Closing statements heard at Mersey Gateway public inquiry after just six weeks
Closing statements were read out at the public inquiry into the Mersey Gateway Project today (Thursday 25 June) with Halton Borough Council summing up the plans as a ‘unique opportunity to transform the borough and help secure the future economic prosperity of the north west of England’.
The main phase of the inquiry, which was expected to last up to ten weeks, concluded after less than six as a number of objectors withdrew their reservations, whilst others chose not to have their case cross-examined in public.
Timothy Straker QC summed up the case for the project on behalf of Halton Borough Council at the inquiry. He said: “The evidence presented, in answering the questions set for the inquiry, reveals a strong and compelling case in the public interest for the Orders to be made”
During the public inquiry the inspector heard support for the project expressed by a wide range of businesses and organisations, including The Stobart Group, Peel Holdings, the Halton and Liverpool branches of the Chamber of Commerce, and the Federation of Small Businesses. Cheshire West and Chester Council, local MPs Derek Twigg and Mike Hall also backed the project, as do all political parties at a local level in Halton.
The Environment Agency and Natural England both withdrew their previously held objections, and it was announced that the project had solved issues with a number of local businesses to acquire their land to allow the plans to proceed.
Cllr Tony McDermott, Leader of Halton Borough Council and Chair of the Mersey Gateway Executive Board, said: “We are very satisfied that the inspector has looked in detail at our plans. We believe our plans are robust and are confident that we have put the best possible case for this project to the inspector. This is a unique opportunity to transform the borough and help secure the future economic prosperity of the north west of England.”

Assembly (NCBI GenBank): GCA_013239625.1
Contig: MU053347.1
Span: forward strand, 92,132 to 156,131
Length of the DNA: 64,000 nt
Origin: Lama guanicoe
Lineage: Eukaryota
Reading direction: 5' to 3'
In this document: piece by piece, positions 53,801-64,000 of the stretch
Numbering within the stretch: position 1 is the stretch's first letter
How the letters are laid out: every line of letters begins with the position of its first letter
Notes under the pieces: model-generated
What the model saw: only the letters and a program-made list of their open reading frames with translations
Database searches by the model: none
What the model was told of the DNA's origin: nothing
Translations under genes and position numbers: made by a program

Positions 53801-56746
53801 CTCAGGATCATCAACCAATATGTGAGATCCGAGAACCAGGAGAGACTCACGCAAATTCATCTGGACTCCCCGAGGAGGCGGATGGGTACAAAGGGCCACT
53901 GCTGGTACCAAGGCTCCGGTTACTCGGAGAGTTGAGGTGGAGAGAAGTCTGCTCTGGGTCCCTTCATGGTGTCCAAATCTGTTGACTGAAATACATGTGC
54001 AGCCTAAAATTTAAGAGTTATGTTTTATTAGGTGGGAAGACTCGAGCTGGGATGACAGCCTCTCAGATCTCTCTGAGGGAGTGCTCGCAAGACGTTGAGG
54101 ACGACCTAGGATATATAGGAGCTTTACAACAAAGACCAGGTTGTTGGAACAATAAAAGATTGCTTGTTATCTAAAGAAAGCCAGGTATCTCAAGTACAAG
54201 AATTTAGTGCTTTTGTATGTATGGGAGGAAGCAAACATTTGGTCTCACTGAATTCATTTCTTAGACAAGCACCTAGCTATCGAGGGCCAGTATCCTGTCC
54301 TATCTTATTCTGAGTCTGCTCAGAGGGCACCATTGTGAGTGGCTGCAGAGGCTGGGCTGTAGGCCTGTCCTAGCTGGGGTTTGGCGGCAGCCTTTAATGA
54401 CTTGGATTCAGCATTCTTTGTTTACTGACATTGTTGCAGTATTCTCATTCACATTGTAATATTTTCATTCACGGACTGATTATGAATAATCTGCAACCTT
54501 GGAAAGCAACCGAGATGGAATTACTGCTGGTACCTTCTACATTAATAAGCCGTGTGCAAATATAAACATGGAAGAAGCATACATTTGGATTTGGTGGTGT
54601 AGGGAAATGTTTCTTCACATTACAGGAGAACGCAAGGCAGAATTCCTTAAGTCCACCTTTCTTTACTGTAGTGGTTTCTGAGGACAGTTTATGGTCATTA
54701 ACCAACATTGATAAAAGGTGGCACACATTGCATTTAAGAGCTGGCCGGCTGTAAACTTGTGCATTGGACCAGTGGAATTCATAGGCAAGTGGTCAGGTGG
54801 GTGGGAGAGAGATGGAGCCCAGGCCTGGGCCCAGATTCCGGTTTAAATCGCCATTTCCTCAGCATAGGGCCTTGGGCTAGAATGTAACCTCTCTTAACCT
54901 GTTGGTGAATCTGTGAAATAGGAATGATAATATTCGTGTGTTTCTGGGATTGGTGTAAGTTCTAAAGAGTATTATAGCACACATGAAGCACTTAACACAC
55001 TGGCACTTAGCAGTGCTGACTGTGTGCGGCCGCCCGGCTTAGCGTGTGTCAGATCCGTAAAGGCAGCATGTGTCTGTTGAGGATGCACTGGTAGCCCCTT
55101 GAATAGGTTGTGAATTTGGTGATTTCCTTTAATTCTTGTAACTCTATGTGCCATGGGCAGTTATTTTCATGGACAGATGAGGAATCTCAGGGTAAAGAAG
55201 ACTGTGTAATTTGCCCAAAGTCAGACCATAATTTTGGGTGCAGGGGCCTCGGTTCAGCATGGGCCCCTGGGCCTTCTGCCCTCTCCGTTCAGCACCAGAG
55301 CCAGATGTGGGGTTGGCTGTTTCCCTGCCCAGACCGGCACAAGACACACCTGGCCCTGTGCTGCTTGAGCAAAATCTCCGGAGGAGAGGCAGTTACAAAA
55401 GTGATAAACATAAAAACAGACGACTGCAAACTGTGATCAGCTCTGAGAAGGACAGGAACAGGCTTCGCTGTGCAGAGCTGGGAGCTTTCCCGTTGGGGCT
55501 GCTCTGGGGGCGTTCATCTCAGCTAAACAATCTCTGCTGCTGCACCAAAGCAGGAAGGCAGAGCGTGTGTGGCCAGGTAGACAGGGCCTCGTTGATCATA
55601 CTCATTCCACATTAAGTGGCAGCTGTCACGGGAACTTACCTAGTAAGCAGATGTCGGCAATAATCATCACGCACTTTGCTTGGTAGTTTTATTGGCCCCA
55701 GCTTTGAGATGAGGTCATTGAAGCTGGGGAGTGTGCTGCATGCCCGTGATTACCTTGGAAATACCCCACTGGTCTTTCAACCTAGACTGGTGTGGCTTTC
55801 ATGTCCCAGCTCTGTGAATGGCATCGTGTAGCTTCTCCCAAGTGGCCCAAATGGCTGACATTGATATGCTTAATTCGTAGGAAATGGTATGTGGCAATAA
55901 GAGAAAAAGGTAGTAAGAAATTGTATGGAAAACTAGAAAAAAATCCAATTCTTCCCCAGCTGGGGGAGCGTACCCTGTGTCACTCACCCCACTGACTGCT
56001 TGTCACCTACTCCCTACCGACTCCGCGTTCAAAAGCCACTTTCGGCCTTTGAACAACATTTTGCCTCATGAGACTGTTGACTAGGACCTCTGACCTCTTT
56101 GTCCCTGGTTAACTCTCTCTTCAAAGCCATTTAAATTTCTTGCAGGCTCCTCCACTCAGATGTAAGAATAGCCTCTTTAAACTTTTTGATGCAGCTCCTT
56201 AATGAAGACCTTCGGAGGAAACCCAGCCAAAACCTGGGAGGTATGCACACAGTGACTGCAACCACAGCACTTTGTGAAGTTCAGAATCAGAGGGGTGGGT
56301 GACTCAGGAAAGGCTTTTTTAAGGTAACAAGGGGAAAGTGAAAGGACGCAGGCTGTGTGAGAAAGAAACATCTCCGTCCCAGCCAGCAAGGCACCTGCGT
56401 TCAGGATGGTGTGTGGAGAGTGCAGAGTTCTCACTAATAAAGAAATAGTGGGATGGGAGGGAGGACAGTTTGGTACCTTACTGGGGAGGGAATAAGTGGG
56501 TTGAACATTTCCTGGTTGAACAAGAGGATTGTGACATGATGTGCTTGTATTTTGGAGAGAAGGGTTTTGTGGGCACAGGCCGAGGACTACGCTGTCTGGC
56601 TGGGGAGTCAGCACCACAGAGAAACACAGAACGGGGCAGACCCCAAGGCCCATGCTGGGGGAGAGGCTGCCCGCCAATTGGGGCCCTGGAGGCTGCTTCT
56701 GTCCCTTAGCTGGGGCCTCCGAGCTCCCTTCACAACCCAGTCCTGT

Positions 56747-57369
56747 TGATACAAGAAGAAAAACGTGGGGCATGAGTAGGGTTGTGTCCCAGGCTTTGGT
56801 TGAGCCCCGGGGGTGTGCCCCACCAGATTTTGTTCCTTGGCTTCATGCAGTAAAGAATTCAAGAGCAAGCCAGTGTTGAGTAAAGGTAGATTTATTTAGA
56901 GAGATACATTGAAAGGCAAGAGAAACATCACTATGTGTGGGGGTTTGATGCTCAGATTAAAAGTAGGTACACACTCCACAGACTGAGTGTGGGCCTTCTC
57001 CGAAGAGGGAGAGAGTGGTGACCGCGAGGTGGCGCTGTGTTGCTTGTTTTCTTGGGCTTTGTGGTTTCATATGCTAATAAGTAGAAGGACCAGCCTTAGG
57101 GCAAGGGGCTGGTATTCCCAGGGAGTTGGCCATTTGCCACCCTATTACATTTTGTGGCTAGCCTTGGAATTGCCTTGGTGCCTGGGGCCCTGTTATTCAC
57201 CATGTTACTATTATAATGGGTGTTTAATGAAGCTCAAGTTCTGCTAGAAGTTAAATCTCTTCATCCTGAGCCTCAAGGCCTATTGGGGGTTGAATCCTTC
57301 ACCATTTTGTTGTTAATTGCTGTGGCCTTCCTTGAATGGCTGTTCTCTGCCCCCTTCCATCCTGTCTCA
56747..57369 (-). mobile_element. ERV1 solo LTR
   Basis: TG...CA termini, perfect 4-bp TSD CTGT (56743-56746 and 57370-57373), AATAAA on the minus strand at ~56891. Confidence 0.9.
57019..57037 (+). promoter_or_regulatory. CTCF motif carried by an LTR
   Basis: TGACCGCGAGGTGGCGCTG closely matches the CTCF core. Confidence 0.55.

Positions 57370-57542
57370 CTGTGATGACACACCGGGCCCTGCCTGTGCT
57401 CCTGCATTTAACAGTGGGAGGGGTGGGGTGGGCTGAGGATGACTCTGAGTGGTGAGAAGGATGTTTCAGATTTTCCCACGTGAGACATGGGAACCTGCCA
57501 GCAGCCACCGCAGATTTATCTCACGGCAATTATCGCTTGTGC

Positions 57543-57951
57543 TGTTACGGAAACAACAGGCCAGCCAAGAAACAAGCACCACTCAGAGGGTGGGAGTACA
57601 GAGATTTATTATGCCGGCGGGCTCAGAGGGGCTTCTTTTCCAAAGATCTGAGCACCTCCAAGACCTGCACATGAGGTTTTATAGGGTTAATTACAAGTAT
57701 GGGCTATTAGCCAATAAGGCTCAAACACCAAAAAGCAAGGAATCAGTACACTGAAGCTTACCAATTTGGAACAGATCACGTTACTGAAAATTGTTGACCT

He added: “It is the biggest and most important project I have ever been involved in. I believe it will be the catalyst that delivers thousands of new jobs and opens up huge areas of Runcorn and Widnes for regeneration. It will also fund major improvements to our public transport systems here in Halton.”
The centrepiece of the £431million Mersey Gateway Project proposal is a new toll bridge over the Mersey between the towns of Runcorn and Widnes. It also includes or facilitates;
- plans to develop and integrate public transport, cycle and pedestrian links across Halton
- plans to kick start a major 20-year regeneration programme for Halton
- improving regional transport links to encourage new and inward investment and
- road user charges on the existing Silver Jubilee Bridge between the two towns.The project will;
- mean an estimated 4,640 new jobs through direct employment, regeneration activity and inward investment
- generate an estimated £61.9million a year in Gross Value Added from the new jobs by 2030.
Steve Nicholson, Mersey Gateway Project Director, said: “Over the coming months we’ll be continuing to prepare our plans for the procurement phase so that we’re in the best possible position to proceed if the project is given the go-ahead. This will help us ensure that we get the best deal for the people of Halton and regular users of the bridges when it comes to building the bridge and developing discount schemes.”
A potential supplementary session has been earmarked for July to allow the inspector, landowners involved and Halton Borough Council further time to consider technical issues relating to open space.
This relates to an area of open space in Widnes, adjacent to Thermphos and St Helen’s Canal. The land in question is open space that will be acquired for the project and the technical matter that the inspector will address relates to the replacement provision that will be made.
Following this, Alan T. Grey, the inspector conducting the public inquiry, will write up the findings into a detailed report. This will be presented to the Secretaries of State for Transport and Communities and Local Government along with a recommendation as to whether the project should proceed.
A decision is expected early in 2010. If approved, construction work is likely to begin in 2011, with the new bridge opening in 2014.